We’re “losing the fight against monkeypox”…apparently

Kit Knightly

According to the New York Times the US is currently “losing the fight with Monkeypox”. That’s probably news to you.

After all, given the fact the US has around 700 cases of Monkeypox (around 0.0002% of the population), that the entire world only 8000 “cases” (about 0.0001%), and that there have been just 3 reported deaths…well, you’d be forgiven for not realising there was a fight at all, let alone that we were losing.

It’s really more of a kerfuffle. At worst. Perhaps a fracas.

That is – of course – assuming there is any monkeypox “outbreak” at all, something we should never take on faith, especially in the post-Covid world.

Nevertheless, the NYT is sure…

There probably will be many more infections before the outbreak can be controlled, if at this point it can be controlled at all.

The US isn’t the only place getting a fresh batch of monkeypox fear porn this week.

Five days ago it was reported that Australia had recorded its first “case”, with the under-stated headline


…clearly this went too far, even for the mainstream media, who quietly reworded the title a few hours later.

Not to be outdone, two days later New Zealand announced their first monkeypox case was isolating at home.

And just 15 minutes ago, at the time of writing, The Guardian published a news story headlined:

Efforts to curb UK monkeypox outbreak inadequate, warn experts

So, what is the cause of mankind’s imminent loss to the monkeypox peril? Well they really couldn’t be clearer about that – we’re not testing enough.

The NYT goes on about this at length:

the response in the United States has been sluggish and timid, reminiscent of the early days of the Covid pandemic, experts say, raising troubling questions about the nation’s preparedness for pandemic threats.

[…] The first cases of monkeypox were reported in May, but tests will not be readily available until sometime this month.

[…] The first missteps in the U.S. response to monkeypox were in testing. As in the early days of the coronavirus pandemic, samples from monkeypox patients are being funneled to the CDC for final diagnosis, a process that can take days.

Slate agrees, headlining “We Need to Keep Better Track of Monkeypox” and quoting on “expert”:

Testing is the key piece in getting answers to these questions, and currently we simply are not doing enough of it.”

We’ve seen this movie before, we know how it goes from here.

Since, as the NYT points out, Monkeypox tests will be “readily available sometime this month”, we can expect a BIG spike in cases coming up.

Far from being recognised for what it is – a huge number of false positives caused by PCR tests – this increase in cases will be sold as the “true size of the outbreak” after weeks of calling current “case” numbers “likely underestimates”.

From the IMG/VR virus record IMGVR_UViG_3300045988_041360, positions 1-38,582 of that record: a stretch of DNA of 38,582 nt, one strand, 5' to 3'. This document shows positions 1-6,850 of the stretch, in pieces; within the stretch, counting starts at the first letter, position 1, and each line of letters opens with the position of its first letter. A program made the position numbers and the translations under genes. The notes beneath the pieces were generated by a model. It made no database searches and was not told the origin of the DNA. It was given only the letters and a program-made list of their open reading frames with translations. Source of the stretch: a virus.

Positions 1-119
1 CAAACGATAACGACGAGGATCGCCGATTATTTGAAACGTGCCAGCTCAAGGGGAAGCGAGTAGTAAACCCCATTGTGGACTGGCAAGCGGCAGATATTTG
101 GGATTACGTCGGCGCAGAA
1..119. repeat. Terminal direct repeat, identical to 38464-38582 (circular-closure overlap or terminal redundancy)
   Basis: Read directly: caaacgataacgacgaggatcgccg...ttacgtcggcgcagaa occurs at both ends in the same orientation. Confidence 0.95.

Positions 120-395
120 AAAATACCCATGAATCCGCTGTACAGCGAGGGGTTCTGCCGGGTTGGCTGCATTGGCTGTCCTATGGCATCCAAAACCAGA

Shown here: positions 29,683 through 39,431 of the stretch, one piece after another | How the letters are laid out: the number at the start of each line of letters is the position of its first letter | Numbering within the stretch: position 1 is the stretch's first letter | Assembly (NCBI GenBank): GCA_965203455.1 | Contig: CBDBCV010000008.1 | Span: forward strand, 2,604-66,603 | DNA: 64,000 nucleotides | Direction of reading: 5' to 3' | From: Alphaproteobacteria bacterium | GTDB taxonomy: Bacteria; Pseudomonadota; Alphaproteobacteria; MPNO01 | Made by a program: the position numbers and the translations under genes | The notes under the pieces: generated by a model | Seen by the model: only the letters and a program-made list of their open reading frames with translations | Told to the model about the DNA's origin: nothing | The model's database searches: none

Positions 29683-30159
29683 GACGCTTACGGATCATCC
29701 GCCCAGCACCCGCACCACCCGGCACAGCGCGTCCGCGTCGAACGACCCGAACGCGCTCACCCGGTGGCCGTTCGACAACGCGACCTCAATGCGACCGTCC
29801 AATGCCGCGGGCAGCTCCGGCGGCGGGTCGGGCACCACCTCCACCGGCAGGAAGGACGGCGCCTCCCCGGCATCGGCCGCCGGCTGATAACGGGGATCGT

The solution, we know, will be “increasing vaccine coverage” or “helping immunize the most vulnerable” or some buzz phrase like that.

But oh no! We don’t have enough vaccines!

At least, according the New York Times, and LA Times, and CBS, and Science and New York Magazine and NPR and NBC and the New York Post and…

…it’s the prevalent message, is what I’m trying to say.

Don’t worry though, a VERY familiar hero is about to ride over the horizon on a white horse:

Moderna is investigating potential monkeypox vaccines at a preclinical level, using its mRNA platform,”

Yes, Moderna started working on a new mRNA monkeypox vaccine back in May…so by Covid rules they’re probably nearly done by now.

Just inject in precisely one person, and if they don’t die instantly on the spot then it’s safe.

…and if they DO then they were already sick and the trial data is compromised and monkeypox is such an emergency we should grant it approval anyway. You can read the trial data in 2097.

We know how this works.

Tests to create the “problem”, vaccines to “solve” the “problem”. Both of them result in vast amounts of public money disappearing into bottomless private pockets.

There’s a lot of fog around monkeypox – we don’t know, in a lot of ways, where it’s going or what it’s even for. The narrative is only half-formed. First growing, then shrinking, then growing again.

It had a name change that never really materialised, and the decision to focus it on sexual transmission – especially among “men who have sex with men” (I don’t know why they ALL use that phrase and not “gay men”) – is one I just can’t puzzle out yet.

But while it’s yet to take definitively pick a size, direction or speed, it’s taking a very familiar shape: Tests and vaccines.

It’s always tests and vaccines.


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